04 May 2009

The Decade List: Code inconnu: Récit incomplet de divers voyages (2000)

Code inconnu: Récit incomplet de divers voyages [Code Unknown] - dir. Michael Haneke

I've run into this problem before, and I'm sure to run into it again. But what does one do when everything they have to say about a given film (or whatever you happen to be writing about) has been said before? Revisiting Wong Kar-wai's In the Mood for Love presented a similar challenge, one which I haven't even begun to tackle, as what benefit would it do to regurgitate the same adjectives ("stunning" and "beautiful" are the most common) in describing a film that's already so sealed in the canon of great cinema? Michael Haneke's Code Unknown may not be the first thing to come to mind when you think of films that have been fervently dissected to the point where it's difficult to have anything fresh to say about it, but Girish's blog-a-thon from February of 2006 covered the film extensively, in which I found most of my own thoughts being said by others.

Andrew Grant's proclamation of Code Unknown as the anti-Crash was one of my first thoughts about the film upon re-watching, and it's a more-than-fair claim. Code Unknown uses its Altman-y structure of multi-character exposition to its fullest potential, examining race, class, culture and more in its greatest attempt: a search for truth. All of the film's characters stem from the second scene in the film (another improvement upon these contrived films: typically they tie their stories together at the end), in which teenage Jean (Alexandre Hamidi) throws his trash on a Romanian beggar-woman (Luminiţa Gheorghiu) and is called out for being an asshole by Amadou (Ona Lu Yenke), after Jean's brother's girlfriend Anne (Juliette Binoche) tells him that his brother Georges (Thierry Neuvic) is out of town on business. Code Unknown branches from this moment, in mostly single-take scenes, cut off often mid-conversation, mid-scene.

So what is it about Code Unknown that places it above the middling garbage that utilizes the same narrative structure? It's not just Haneke's rawness and his formidable talent with actors (Binoche, as well as most of the others, are incredible), but the way in which he, and his subjects, approach the impossible truths of our and their world. In the policier film Anne auditions for, the killer wishes to her see "true face." Amadou's father (Djibril Kouyaté) tries to get the truth from his young son (or it grandson?) in regards to his teacher's claim that he had been smoking marijuana. Georges uses a not-so-hidden camera to photograph unwilling subjects on a subway train, after his friend Francine (Arsinée Khanjian) makes some critical remarks about his profession of photographing war. And, as nearly every entry on Girish' blog-a-thon mentioned, there's a striking resemblance to Haneke's later Caché when Anne receives a note under her door which may confirm her suspicions that a young girl is being abused in an adjacent apartment (and the girl may or may not be the deaf girl we see open the film).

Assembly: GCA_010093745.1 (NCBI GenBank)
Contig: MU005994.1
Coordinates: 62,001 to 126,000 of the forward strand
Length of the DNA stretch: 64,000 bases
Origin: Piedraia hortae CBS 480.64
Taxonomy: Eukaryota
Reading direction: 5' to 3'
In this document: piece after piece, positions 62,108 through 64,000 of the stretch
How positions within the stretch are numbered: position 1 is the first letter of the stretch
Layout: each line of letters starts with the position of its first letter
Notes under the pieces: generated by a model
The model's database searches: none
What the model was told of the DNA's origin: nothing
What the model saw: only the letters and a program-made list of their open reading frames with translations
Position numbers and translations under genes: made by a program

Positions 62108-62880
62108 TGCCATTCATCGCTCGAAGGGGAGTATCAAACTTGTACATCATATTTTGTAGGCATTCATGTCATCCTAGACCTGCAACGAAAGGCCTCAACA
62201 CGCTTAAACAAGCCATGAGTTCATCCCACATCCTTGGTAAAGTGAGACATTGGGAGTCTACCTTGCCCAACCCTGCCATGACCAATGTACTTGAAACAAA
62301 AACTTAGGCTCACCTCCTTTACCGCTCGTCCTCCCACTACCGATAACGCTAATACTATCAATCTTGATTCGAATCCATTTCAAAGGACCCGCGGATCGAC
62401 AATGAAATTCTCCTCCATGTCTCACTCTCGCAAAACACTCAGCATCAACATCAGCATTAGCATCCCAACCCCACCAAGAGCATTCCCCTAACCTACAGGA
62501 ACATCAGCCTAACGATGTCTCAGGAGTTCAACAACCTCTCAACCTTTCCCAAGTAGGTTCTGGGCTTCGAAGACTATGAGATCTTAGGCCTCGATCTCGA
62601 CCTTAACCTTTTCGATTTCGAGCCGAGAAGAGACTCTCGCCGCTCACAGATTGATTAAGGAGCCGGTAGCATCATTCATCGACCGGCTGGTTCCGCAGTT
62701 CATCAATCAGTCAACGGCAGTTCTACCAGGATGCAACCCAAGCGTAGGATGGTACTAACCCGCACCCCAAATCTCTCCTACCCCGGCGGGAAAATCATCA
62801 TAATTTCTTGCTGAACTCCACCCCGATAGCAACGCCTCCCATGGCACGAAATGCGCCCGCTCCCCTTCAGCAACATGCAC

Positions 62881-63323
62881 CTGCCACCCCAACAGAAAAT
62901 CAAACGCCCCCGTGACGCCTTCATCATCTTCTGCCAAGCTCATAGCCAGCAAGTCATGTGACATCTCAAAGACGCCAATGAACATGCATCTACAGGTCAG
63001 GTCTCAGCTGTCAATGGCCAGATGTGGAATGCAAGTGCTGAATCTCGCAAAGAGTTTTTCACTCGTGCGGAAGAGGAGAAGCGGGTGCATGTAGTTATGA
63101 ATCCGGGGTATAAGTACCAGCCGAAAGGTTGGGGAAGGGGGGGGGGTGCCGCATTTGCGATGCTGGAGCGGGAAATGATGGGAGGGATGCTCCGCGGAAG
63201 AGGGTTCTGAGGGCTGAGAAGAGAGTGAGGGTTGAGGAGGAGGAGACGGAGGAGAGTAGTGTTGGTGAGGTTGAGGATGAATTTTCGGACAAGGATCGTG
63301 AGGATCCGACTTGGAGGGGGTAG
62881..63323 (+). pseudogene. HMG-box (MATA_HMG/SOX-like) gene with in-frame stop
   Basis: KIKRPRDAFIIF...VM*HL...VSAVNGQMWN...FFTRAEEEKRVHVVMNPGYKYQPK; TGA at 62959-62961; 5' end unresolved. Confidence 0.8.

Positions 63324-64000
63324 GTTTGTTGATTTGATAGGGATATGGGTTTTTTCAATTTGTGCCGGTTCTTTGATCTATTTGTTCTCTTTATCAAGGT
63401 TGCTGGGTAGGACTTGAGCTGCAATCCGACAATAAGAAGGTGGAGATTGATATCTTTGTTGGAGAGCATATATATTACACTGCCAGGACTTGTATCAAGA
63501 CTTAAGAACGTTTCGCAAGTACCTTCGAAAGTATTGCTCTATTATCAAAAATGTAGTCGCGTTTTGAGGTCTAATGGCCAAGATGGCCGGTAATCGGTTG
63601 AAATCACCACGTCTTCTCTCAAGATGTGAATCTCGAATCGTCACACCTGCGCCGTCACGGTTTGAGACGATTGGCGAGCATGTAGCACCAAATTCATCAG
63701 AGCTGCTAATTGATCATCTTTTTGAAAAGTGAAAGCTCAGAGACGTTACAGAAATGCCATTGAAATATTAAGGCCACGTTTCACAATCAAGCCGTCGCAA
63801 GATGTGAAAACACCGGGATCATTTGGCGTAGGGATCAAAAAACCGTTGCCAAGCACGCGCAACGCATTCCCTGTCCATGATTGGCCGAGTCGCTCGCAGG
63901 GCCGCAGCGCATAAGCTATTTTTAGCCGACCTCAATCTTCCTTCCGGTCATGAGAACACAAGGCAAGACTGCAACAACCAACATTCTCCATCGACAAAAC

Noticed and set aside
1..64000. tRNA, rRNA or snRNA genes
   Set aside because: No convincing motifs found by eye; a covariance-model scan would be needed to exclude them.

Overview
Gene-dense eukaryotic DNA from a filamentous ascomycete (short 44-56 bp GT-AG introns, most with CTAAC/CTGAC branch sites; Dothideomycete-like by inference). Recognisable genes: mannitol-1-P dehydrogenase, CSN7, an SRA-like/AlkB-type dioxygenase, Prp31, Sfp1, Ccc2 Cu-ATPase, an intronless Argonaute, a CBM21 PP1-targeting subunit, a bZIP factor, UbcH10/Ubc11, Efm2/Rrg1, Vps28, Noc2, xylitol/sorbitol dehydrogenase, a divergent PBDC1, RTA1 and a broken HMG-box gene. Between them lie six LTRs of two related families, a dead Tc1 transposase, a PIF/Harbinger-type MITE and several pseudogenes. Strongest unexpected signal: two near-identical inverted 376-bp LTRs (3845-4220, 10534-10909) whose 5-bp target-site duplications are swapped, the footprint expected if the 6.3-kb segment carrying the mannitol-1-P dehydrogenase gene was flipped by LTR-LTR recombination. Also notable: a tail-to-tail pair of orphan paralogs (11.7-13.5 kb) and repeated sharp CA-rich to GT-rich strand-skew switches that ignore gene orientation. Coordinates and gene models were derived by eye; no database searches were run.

What we're left with then is a singular understanding, that truth is what lies in between. This refers to what Haneke doesn't show us, between these récits incomplets de divers voyages, as well as in a broader narrative critique of expected cause-and-effect. Through clichéd narrative structure, reality becomes lost, and in a certain way, Haneke admits defeat in the similar searching his characters do but finds beauty in its endless pursuit. Forgive the images, as they were taken from Kino's subpar disc, with its burned-in subtitles and hideous PAL-to-NTSC transfer. (Also, does anyone know what the tagline, "Love Has a Language All Its Own," has to do with the film? I suspect nothing.)

With: Juliette Binoche, Luminiţa Gheorghiu, Thierry Neuvic, Ona Lu Yenke, Maimouna Hélène Diarra, Sepp Bierbichler, Alexandre Hamidi, Djibril Kouyaté, Crenguta Hariton Stoica, Bob Nicolescu, Bruno Todeschini, Arsinée Khanjian, Florence Loiret, Nathalie Richard, Andrée Tainsy, Carlo Brandt, Philippe Demarle, Maurice Bénichou, Walid Afkir
Screenplay: Michael Haneke
Cinematography: Jürgen Jürges
Music: Giba Gonçalves
Country of Origin: France/Germany/Romania
US Distributor: Kino

Premiere: 19 May 2000 (Cannes Film Festival)
US Premiere: 30 November 2001 (New York City)

Awards: Prize of the Ecumenical Jury (Cannes Film Festival)

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